After years of neglect, John Huston and Truman Capote's cult collaboration is back on the big screen in a new restoration of its uncensored International cut! Filmed along the Italian coastline, this cult caper follows the antics of a group of oddballs led by Humphrey Bogart who conspire to buy a uranium mine in Africa. Written on the set by Capote, Beat the Devil's snappy dialogue and anarchic pacing are the result of its frenzied film shoot. This hilarious send-up of hardboiled movies also stars Jennifer Jones, Gina Lollobrigida, Bernard Lee, Robert Morley and Peter Lorre. Directed by John Huston. UK. 1953. NR. 89 minutes. Sony. Digital projection.
The Yardbirds of the 1960s gave us three of the great rock guitarists: Eric Clapton, Jeff Beck and Jimmy Page. They created hard rock out of standard twelve-bar blues, doubling the tempos and whacking the amps up to ten. The Yardbirds expanded the range of the electric guitar, experimenting with feedback, sustain and fuzztone. They were a bridge between the tributary white R&B of early-sixties London and the pastures of fuzz-toned psychedelia and power-chorded heavy metal that came later. Jim McCarty, the one remaining original member, fronts a new generation of the band. The lineup he put together in 2015 includes guitarist Johnny A, bassist Kenny Aaronson, singer/harpist/percussionist Myke Scavone and guitarist/singer John Idan.
In 1974, Mel Brooks revolutionized the genre parody with two hit films: the first was Blazing Saddles; the second was Young Frankenstein. Based by an idea conceived by Gene Wilder on the Saddles set, and written by Wilder and Brooks, Young Frankenstein lovingly lampoons both Mary Shelly's gothic tale and classic Universal monster movies with everything from slapstick and sight gags to double entendre and dancing. Spending most of his career trying to distance himself from his heritage ("it's pronounced Frahn-ken-steen!"), Dr. Frederick Frankenstein (Wilder) is drawn into the family business when he inherits his grandfather's castle - and secret laboratory. Now obsessed with his grandfather's quest to give life to the dead, Frederick and his assistants (Teri Garr, Cloris Leachman and a scene-stealing Marty Feldman) produce a new creation (Peter Boyle). Then the real fun begins! Forty-three years after its release, Young Frankenstein continues to leave audiences laughing and influence wave-after-wave of comedians. Don't miss your chance to see this classic comedy on the big screen before Halloween! Directed by Mel Brooks. US. 1974. PG. 106 minutes. Fox. Digital projection.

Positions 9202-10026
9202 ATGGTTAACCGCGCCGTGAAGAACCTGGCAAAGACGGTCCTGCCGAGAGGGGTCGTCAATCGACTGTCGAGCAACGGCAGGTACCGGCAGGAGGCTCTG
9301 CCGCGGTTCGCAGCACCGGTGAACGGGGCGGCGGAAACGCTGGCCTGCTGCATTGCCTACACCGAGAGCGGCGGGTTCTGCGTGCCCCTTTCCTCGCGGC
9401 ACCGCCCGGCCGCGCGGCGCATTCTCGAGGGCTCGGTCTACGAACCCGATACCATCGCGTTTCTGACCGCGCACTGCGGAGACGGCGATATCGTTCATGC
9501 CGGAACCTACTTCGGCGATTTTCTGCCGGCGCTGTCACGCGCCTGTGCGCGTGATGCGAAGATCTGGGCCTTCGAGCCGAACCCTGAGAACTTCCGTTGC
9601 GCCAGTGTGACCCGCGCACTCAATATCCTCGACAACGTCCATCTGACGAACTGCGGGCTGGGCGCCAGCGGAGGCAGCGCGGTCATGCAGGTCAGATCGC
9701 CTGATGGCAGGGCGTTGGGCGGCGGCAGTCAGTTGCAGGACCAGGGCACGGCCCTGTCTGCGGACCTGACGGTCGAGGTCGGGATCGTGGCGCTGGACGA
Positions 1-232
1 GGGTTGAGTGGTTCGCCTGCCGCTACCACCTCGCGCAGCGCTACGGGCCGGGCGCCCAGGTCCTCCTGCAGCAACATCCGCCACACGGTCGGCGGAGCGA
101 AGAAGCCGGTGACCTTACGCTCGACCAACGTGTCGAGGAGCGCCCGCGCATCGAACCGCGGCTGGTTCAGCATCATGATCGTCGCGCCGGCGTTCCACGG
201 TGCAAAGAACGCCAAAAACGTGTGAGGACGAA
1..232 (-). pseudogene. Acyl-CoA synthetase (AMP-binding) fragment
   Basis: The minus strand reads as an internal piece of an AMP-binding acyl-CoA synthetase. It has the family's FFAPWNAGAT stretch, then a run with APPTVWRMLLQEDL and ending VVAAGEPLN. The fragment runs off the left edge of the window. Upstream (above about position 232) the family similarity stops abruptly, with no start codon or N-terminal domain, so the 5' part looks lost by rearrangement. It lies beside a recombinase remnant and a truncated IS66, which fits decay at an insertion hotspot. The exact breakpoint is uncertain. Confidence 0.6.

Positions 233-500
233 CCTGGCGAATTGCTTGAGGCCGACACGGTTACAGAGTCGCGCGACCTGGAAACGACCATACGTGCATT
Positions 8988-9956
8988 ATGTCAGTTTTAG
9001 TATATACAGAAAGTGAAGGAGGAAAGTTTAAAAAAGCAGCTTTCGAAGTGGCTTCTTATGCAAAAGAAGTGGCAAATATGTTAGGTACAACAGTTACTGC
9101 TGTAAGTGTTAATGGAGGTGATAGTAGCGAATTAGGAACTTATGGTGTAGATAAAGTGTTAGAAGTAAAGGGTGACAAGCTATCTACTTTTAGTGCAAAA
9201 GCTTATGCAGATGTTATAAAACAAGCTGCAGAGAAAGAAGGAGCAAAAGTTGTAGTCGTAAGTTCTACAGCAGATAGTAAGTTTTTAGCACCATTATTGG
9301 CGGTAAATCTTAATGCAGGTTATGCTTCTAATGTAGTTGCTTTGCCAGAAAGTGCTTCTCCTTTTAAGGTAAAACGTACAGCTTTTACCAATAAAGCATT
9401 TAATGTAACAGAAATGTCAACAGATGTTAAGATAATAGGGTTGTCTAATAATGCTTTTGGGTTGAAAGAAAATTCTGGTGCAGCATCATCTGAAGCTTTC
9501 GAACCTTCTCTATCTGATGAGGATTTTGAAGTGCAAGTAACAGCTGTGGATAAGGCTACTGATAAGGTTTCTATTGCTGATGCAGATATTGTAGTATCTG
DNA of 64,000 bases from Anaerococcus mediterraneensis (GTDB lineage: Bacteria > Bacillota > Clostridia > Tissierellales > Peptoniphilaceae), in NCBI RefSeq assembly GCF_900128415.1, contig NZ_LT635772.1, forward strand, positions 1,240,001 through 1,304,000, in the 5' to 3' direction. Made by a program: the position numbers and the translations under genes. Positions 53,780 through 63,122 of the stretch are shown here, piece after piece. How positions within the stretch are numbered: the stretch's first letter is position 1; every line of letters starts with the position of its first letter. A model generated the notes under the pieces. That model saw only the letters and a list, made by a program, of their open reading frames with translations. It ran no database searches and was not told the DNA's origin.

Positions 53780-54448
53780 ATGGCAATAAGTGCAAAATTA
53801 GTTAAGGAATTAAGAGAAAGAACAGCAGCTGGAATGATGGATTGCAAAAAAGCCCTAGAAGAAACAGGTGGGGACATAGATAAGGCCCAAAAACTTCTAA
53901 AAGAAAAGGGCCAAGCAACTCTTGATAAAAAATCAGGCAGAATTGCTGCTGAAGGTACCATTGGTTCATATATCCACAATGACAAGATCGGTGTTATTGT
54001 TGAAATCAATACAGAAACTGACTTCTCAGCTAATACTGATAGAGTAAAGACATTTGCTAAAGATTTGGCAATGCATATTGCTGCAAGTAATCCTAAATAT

"The king and queen of the banjo" (Paste Magazine) share a unique musical partnership. Béla Fleck is a 16-time Grammy Award winner who has taken the instrument across multiple genres, and his wife, Abigail Washburn, is a singer-songwriter and clawhammer banjo player who re-radicalized the instrument by combining it with Far East culture and sounds. Their self-titled debut album as a duo won the pair the 2016 Grammy Award for Best Folk Album.
Banjo pioneer Bela Fleck is known for his "blu-bop" brand of jazz and bluegrass. He is also the only musician to be nominated for Grammy awards in jazz, bluegrass, pop, country, spoken word, Christian, composition and world music categories.